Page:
Theatre review The Permanent Way Waterloo Vaults
PUBLISHED: 09:50 23 September 2019 | UPDATED: 09:50 23 September 2019
Copyright ©NOBBY CLARK firstname.lastname@example.org
A timely revival of Hampstead playwright David Hare’s savaging of rail privatisation reminds us how profits and self serving politicians sacrificed transport safety
David Hare's fierce anti-privatisation polemic debuted in 2003 in the railway town of York.
Fitting, then, to have the revival in the catacomb of arches under Waterloo Station.
The Permanent Way was a angry response to a clutch of train accidents that killed dozens, injured hundreds and bereaved thousands.
I was keen to see how it had fared both as a piece of drama and a critique of post millenium politics.
In the time it takes to get to Birmingham on a fast train, Hare's play gives voice to all players in the scandal. The politicians (including John "It must never happen again." Prescott), civil servants, financiers and investors ("All we want is a steady 12 percent return"), rail executives, rail workers and drivers, police, rescuers and lawyers, families of victims and those directly involved in the crashes.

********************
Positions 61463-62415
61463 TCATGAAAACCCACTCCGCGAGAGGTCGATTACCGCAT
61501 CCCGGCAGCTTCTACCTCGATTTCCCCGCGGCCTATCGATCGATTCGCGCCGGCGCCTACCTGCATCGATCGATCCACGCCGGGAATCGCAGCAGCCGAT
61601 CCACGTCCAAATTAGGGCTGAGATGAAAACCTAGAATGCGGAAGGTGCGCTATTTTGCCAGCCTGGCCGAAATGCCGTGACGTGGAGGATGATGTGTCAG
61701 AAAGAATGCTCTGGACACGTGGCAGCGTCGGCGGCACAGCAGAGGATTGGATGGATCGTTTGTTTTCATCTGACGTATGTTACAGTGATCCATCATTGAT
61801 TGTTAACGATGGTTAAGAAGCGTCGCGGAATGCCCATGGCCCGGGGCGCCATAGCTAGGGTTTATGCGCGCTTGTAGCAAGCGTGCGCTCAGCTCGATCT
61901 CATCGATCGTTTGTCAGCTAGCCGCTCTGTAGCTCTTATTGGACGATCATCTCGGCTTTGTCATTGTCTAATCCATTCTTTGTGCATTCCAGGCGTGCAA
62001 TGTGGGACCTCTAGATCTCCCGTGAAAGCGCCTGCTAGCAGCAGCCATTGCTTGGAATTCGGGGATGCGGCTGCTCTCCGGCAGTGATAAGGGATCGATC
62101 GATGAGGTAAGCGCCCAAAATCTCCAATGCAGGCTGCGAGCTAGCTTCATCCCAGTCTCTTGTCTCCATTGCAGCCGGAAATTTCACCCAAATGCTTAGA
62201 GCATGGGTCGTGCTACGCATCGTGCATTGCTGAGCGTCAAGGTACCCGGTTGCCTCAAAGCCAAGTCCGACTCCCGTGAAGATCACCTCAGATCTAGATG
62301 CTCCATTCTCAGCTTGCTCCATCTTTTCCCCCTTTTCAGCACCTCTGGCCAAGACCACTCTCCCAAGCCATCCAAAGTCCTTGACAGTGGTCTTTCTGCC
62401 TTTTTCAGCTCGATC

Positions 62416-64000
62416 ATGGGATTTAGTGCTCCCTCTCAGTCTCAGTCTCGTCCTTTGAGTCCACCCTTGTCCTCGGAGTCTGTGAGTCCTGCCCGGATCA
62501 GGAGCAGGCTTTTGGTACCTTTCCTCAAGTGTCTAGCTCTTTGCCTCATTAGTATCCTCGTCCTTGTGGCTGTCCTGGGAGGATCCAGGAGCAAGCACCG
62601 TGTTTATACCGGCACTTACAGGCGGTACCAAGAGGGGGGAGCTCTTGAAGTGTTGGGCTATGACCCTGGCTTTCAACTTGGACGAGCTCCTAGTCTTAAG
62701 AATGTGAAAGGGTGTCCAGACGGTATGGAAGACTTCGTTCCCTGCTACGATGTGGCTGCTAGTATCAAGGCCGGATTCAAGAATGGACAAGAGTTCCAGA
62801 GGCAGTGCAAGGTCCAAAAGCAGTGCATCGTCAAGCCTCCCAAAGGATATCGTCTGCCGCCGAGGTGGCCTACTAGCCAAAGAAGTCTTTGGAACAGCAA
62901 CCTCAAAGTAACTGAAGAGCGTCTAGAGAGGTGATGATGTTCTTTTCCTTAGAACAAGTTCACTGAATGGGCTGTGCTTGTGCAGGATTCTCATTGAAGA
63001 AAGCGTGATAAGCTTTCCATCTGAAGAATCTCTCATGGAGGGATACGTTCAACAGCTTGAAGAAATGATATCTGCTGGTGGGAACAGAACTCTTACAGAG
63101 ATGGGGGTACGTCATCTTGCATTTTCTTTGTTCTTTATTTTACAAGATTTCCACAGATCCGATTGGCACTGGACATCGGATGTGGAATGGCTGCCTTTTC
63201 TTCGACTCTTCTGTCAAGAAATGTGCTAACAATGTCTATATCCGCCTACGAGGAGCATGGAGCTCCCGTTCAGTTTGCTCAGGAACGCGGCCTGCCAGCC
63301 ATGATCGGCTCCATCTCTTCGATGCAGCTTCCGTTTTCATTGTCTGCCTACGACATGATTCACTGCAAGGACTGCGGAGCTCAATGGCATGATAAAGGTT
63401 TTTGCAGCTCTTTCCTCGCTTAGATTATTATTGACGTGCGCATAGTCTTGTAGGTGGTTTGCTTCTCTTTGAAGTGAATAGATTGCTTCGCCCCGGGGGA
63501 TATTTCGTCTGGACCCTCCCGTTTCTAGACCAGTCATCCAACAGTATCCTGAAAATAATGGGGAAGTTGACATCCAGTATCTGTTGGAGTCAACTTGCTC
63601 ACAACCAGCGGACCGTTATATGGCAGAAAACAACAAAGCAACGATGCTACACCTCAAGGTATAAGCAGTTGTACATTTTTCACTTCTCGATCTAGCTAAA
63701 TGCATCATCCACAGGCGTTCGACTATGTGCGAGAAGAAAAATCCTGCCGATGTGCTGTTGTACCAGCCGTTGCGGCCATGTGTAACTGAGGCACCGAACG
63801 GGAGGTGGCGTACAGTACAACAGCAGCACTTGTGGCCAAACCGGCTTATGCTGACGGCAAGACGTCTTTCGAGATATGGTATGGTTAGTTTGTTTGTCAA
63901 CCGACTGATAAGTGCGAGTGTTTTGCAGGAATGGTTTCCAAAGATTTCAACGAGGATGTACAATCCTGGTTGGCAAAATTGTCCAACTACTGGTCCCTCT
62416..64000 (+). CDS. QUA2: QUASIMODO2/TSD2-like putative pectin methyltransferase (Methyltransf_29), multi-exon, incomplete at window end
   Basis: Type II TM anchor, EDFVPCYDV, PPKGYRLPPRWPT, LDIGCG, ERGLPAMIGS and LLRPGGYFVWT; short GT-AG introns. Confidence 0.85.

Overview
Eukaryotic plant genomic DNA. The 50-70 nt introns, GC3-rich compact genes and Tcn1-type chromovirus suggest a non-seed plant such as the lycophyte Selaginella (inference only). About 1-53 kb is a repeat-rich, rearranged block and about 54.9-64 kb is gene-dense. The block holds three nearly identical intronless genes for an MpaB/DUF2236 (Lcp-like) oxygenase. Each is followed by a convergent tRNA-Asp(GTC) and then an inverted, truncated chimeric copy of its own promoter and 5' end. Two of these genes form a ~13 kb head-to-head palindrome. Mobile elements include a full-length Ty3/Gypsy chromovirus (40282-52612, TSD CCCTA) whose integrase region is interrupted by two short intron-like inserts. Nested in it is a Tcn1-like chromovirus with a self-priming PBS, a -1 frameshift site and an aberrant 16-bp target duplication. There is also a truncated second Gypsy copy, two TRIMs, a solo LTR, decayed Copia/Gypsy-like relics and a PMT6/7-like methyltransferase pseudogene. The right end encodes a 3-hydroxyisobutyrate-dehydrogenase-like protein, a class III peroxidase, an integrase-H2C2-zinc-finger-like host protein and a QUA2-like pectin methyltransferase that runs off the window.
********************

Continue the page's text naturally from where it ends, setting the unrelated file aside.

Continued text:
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The sparkling dialogue is based on interviews and has an authenticity and directness impossible to emulate in a conventional play.
Everything is open to examination. John Major recently positioned himself as a defender of democracy, but he initiated this most flawed of privatisations which atomised a great industry; relegated engineers as necessary inconveniences and over-promoted bean counters and marketing people.
It encouraged cost cutting and a culture of make-do and risk which continued after Blair's 1997 election. The drama is superb: brilliant, committed performances, sensitive direction in a space which eerily reverberates to the bdum-bdum of carriage bogies crossing the points above.
Although many factors are rightly identified (cut backs, cancelled training, fuzzy accountability) Hare has made the simple equation that privatisation equals disasters.
He allows the audience to fill in the gaps of a full understanding with their own prejudices rather than try to understand how dogma could have produced such a flawed project.
Nevertheless, his passion and anger count for much and audiences might conclude that the cynical opportunism of politicians 20 years ago contributed to our current transport chaos. Did anyone say Southern Rail?
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